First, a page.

Employers become supervised entities

Employers will be regarded as “supervised entities” for the Financial Sector Regulation Act and COFI purposes. However, this appears to be only in relation to their obligations as currently provided for in section 13A of the Pension Funds Act (e.g. contributions and contributions schedules). This is important as this allows the FSCA to exercise their extensive and formidable enforcement powers against employers in relation to contributions.

Levelling the playing field for administrators and self-administered funds

COFI now requires that a retirement fund that performs its own benefit administration must be authorised for the licensing activity of benefit administration in addition to the activity of providing a financial product. This applies equally to administrators, who would previously has been registered as administrators under section 13B of the Pension Funds Act, and will now be “third-party retirement fund administrators” and licensed under COFI for certain activities.

This requirement has been added to close the current regulatory gap between self-administered funds and funds registered under section 13B, as currently the Pension Funds Act only applies to third party administrators.

The regulation of retirement fund benefit administration is removed from the Pension Funds Act as it will be dealt with under COFI and section 13B will be repealed.

Principal officer duties are spelt out

The Pension Funds Act will be amended to state the following:

Principal officers must comply with the prescribed fit and proper requirements.

A principal officer has a fiduciary duty to the  fund and its members and must:

  • be independent and have the requisite knowledge of, or experience in, relevant laws;
  • be appointed by the fund;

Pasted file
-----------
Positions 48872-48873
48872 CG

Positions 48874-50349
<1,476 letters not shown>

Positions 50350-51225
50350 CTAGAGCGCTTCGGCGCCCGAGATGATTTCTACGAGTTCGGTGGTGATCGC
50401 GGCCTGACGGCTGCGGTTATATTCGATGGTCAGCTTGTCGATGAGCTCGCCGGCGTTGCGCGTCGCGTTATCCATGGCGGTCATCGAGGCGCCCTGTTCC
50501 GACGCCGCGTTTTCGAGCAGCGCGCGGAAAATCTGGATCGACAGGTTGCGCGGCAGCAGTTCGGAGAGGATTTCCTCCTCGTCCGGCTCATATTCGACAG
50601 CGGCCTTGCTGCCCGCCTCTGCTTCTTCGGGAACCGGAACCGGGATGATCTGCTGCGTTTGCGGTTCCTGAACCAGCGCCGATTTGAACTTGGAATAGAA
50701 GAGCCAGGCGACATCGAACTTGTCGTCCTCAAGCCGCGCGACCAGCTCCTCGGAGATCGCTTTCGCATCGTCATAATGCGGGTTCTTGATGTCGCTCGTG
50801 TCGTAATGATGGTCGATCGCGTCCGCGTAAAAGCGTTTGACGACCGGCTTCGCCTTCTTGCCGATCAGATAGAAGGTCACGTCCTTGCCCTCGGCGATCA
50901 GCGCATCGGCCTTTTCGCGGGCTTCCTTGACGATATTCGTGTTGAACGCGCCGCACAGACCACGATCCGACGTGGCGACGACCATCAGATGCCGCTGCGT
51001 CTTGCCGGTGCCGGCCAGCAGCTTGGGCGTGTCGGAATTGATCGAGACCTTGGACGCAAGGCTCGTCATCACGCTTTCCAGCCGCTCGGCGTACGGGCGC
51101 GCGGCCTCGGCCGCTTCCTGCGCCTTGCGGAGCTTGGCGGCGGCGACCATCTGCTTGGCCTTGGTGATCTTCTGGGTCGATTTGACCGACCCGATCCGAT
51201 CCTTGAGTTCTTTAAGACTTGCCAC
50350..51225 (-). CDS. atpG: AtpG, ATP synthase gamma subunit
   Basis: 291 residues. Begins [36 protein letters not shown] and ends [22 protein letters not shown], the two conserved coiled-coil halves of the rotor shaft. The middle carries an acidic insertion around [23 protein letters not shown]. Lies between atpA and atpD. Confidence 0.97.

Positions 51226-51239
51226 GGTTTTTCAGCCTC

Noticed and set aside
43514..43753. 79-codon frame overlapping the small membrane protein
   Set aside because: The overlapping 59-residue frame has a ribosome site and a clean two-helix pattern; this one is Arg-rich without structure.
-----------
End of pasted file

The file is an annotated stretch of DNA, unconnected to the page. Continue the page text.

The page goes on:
• oversee the proper execution of resolutions taken by the board of the fund;
  • report to the board on matters requiring the board’s attention and resolution;
  • provide the board collectively and board member’s individually with guidance as to their duties, responsibilities and powers;
  • make the board aware of any law relevant to or affecting the fund;
  • report to the board any failure on the part of the fund or a board member to comply with the registered rules of the fund or relevant laws;
  • ensure that minutes of all board meetings and the meetings of any committees are properly recorded;
  • be the official contact person for the FSCA with the fund unless the circumstances of the fund dictate otherwise;
  • independently satisfy themselves as to the veracity of documents required to be submitted to the Authority by the fund in terms of the Pension Funds Act;
  • be accountable to the FSCA.

The amendment specifically includes a provision to the effect that just because the principal officer has the above responsibilities does not mean that the board or a board member is divested or relieved of their responsibilities under the Pension Funds Act.

The definition of “key persons” in COFI is amended to include principal officers and  deputy  principal  officers of retirement funds.